John Branch, President of the Board of Directors for the Clear Lake City Water Authority (CLCWA), shares that community members, through the Clear Lake City Civic League, approached them about concerns with the proposed development. The water authority contracted a hydrologist to conduct an impact study for the 16,000 acres under its jurisdiction to make recommendations for how to reduce flooding. The study recommended that they increase water retention capabilities. Since severe flooding was happening around the golf course property, the water authority decided to purchase the golf course to reduce future flooding.

Paying for Exploration Green

With a price tag of almost $38 to $40 million, it took a combination of bonds, grants, donations, and volunteers to make Exploration Green happen. After six years of negotiations, planning, and community meetings, the Clear Lake City Water Authority purchased the land for $6.25 million. They used reserve funds from existing bonds that were earmarked for drainage projects to purchase the golf course property. Their vision was to create a system of stormwater detention basins that looked like natural lakes, and to provide recreational opportunities and open space for all of the community.

Next, the Clear Lake City Water Authority met with Houston Parks Board for advice on how to protect the land from future development. Their guidance was to form the Exploration Green Conservancy, a 501(c) 3 nonprofit, to create the park amenities, develop an active core of volunteers, and manage the conservation, landscaping, and recreational aspects of the project. The nonprofit status opened the project up to funding opportunities that government entities were not eligible to apply for. One of the first actions by the conservancy was to assist the Clear Lake City Water Authority to partner with the Galveston Bay Foundation to create a conservation easement to protect the land from commercial development in perpetuity.

Next, Clear Lake City Water Authority went to their residents for project funding. John says, “We went to the voters and said we’d like to do this project. The CLCWA can pay for putting in the detention ponds, and the conservancy can go out and get grants and donations and pay for all the amenities, the hike and bike trails, and the benches.”

The bond was approved, which provided $28 million. “People who have flooded are very interested in spending money to address flooding,” John notes. “We also did a lot of upfront work to engage community members in the project vision.”

The Clear Lake City Water Authority broke the project into five phases over a 15-year period. A 15-year bond term enabled several other municipal bonds to retire and not cause a tax increase with the new bond being used to pay for Exploration Green construction. This five-phase approach also kept construction impacts to the surrounding neighborhoods to a minimum.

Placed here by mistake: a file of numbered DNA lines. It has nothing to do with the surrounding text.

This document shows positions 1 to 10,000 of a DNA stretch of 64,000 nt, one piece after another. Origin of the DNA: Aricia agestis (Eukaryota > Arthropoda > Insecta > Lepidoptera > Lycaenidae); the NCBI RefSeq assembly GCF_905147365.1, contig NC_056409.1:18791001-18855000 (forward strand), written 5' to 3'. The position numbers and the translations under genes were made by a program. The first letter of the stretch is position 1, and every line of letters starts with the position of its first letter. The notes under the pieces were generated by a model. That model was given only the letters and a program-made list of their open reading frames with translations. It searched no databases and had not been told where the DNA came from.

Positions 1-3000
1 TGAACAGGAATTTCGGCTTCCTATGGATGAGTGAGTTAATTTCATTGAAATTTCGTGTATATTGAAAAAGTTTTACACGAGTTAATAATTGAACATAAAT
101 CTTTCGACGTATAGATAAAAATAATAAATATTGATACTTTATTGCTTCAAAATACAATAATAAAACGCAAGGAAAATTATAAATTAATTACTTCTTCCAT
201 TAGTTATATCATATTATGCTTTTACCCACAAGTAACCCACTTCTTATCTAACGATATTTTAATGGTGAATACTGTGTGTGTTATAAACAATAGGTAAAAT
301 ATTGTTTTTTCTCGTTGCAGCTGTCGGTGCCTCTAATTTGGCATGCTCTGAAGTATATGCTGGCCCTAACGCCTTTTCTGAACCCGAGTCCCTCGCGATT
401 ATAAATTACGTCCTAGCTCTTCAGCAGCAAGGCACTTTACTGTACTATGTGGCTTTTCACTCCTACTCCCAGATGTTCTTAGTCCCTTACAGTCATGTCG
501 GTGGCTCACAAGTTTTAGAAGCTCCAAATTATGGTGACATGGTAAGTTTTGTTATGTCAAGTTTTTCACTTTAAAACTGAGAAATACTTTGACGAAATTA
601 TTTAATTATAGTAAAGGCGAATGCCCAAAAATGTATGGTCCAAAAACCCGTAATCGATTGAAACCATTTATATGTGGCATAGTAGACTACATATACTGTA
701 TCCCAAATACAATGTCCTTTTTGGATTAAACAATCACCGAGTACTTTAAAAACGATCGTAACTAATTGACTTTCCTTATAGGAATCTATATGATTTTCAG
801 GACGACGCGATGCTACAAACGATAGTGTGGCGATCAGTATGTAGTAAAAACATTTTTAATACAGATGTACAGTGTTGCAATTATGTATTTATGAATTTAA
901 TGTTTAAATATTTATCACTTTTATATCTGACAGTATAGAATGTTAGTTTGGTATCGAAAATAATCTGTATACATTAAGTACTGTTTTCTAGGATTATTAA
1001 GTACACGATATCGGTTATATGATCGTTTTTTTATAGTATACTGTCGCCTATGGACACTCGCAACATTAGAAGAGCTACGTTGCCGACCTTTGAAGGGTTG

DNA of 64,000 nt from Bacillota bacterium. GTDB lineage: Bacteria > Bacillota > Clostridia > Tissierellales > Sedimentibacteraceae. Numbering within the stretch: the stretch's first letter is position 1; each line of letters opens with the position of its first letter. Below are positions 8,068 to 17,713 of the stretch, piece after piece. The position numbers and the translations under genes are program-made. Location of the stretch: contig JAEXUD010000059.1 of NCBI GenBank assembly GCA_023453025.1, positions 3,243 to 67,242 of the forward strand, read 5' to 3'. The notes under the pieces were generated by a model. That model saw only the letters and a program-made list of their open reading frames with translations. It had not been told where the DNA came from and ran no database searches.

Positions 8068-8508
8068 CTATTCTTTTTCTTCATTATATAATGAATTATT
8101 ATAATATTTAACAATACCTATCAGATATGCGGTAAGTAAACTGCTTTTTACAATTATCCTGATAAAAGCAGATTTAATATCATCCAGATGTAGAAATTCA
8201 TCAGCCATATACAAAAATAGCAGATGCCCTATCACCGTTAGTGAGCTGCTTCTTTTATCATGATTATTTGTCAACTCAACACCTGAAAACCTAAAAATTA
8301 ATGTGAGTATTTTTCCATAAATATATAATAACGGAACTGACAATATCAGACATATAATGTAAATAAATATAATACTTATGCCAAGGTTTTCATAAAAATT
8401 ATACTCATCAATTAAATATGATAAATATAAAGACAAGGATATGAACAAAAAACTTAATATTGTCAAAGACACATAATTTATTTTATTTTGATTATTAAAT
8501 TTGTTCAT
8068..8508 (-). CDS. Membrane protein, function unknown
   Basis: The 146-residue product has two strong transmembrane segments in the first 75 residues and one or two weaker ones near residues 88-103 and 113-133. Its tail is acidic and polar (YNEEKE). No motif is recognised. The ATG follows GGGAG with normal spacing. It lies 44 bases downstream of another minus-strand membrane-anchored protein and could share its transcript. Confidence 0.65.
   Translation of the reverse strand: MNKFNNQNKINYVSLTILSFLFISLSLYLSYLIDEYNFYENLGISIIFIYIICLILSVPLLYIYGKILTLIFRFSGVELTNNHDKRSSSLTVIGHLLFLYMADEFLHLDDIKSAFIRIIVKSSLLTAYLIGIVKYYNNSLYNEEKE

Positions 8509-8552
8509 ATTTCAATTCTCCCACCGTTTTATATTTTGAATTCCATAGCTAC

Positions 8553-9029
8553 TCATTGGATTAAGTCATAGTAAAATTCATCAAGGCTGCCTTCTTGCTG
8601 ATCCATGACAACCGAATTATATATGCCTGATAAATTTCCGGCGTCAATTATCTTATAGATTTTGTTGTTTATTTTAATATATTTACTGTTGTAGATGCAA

Donations and volunteers are a large part of how Exploration Green is succeeding. For example, Trees for Houston has committed to donating 5,000 trees for all five phases of the project. They also provided an auger to dig tree holes and helped the conservancy set up a tree nursery. This has helped the conservancy save time and money, and has resulted in a high survival rate for the trees. To keep plant costs down, the conservancy and the Clear Lake City Water Authority created their own tree and wetland plants nurseries and worked with experts from Texas A&M University to identify native grasses that require less maintenance.

Several Texas Master Naturalists Program members serve on the advisory board, and one serves as the Land Steward, managing the natural resources, the plant nurseries, and volunteers. The Land Steward is a paid employee of the Clear Lake City Water Authority.

Organizations like the Texas Coastal Management Program, City of Houston, Harris County, Texas Parks and Wildlife, and the Texas General Land Office have provided over $3 million in grants for the hike and bike trails, the tree irrigation system, and other park amenities.

There are many other local government departments, organizations, and businesses that have provided financial and in-kind support to the project. In addition to grants and donations, the conservancy’s volunteers help write grant proposals, plan community events, and work on communications and projects like signage design.

Outcome

When all five phases are completed, Exploration Green will protect 2,000 to 3,000 homes. However, the community saw flood reduction benefits early on. During Hurricane Harvey, although only 80 percent of the Phase 1 pond was excavated at the time of the hurricane, it helped detain 100 million gallons of water, protecting at least 150 homes from flooding. In 2019, Tropical Storm Imelda had minor impacts on the community, and the project withstood Tropical Storm Beta.

Exploration Green